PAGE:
CARLYLE, ALEXANDER (1722-1805), Scottish divine, was born on the 26th of January 1722, in Dumfriesshire, and passed his youth and early manhood at Prestonpans, where he witnessed the battle of 1745. He was educated at Edinburgh (M.A. 1743), Glasgow and Leiden. From 1748 until his death on the 28th of August 1805 he was minister at Inveresk in Midlothian, and during this long career rose to high eminence in his church not only as leader of the moderate or "broad" Church section, but as moderator of the General Assembly 1770 and dean of the Chapel Royal in 1789. His influence was enhanced by his personal appearance, which was so striking as to earn him the name of "Jupiter Carlyle"; and his autobiography (published 1860), though written in his closing years and not extending beyond the year 1770, is abundantly interesting as a picture of Scottish life, social and ecclesiastical, in the 18th century. Carlyle's memory recalled the Porteous Riots of 1736, and less remotely his friendship with Adam Smith, David Hume, and John Home, the dramatist, for witnessing the performance of whose tragedy Douglas he was censured in 1757. He was distinctly a bon vivant, but withal an upright, conscientious and capable minister.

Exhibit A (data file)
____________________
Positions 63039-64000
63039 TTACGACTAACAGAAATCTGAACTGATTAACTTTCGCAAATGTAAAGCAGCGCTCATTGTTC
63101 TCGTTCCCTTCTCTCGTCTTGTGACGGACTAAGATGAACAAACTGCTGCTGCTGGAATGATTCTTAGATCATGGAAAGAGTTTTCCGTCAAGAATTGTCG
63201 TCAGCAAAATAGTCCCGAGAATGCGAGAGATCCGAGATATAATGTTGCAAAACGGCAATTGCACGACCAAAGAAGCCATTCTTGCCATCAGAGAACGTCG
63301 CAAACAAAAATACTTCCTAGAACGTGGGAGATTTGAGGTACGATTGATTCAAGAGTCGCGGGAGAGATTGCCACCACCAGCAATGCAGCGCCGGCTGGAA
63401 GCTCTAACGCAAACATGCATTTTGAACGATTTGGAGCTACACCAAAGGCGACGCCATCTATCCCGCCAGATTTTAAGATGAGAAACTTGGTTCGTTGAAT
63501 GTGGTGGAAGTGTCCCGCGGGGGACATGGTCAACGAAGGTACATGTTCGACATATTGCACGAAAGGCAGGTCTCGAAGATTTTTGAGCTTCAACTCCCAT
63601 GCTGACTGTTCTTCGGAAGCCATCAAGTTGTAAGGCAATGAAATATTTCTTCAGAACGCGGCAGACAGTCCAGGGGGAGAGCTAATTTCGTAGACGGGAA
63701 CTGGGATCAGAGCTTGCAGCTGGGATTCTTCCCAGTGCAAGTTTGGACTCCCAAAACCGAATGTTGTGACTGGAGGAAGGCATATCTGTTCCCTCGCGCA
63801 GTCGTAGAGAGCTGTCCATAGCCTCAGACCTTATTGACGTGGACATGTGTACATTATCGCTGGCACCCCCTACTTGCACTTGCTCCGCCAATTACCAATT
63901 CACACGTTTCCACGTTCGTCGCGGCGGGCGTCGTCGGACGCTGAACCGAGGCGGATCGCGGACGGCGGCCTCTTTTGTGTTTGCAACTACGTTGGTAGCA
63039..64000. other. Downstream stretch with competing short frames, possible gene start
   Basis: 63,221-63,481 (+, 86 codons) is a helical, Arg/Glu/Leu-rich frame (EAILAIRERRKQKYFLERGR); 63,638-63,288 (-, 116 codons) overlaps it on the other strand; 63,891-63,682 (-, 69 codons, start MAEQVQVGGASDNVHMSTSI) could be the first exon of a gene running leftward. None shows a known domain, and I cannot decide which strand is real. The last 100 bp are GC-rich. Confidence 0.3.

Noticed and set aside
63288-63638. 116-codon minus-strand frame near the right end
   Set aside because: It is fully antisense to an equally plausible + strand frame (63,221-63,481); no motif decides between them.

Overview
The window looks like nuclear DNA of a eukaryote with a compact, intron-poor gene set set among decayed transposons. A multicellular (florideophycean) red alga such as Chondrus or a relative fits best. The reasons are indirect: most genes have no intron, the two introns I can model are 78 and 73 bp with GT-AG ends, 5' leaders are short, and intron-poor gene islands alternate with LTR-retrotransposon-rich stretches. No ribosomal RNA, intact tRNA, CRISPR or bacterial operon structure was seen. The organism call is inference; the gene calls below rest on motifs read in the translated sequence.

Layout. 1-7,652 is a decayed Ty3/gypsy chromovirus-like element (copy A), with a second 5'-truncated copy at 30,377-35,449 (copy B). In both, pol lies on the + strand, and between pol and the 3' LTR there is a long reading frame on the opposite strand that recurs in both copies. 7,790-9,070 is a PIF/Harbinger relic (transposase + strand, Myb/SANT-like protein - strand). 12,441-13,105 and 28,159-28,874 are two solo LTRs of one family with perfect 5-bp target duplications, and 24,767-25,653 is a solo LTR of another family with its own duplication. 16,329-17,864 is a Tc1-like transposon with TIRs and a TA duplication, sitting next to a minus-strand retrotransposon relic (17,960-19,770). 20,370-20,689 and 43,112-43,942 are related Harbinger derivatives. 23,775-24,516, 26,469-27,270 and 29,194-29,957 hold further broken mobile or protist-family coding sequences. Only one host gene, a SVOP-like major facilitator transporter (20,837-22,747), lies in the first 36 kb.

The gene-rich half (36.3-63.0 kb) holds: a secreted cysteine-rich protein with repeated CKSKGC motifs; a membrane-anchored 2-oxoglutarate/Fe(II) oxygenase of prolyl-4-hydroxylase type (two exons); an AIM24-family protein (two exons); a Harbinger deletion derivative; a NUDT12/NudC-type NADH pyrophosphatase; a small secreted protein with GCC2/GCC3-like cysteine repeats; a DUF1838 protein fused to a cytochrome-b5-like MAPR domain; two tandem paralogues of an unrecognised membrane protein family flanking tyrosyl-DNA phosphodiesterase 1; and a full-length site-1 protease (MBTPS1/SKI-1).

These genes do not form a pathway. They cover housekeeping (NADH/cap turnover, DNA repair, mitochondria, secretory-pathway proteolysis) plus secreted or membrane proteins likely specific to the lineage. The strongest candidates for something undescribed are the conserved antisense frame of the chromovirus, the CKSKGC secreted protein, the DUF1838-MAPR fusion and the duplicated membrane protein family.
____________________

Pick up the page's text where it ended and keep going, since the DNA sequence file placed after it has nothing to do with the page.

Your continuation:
Note - this article incorporates content from Encyclopaedia Britannica, Eleventh Edition, (1910-1911)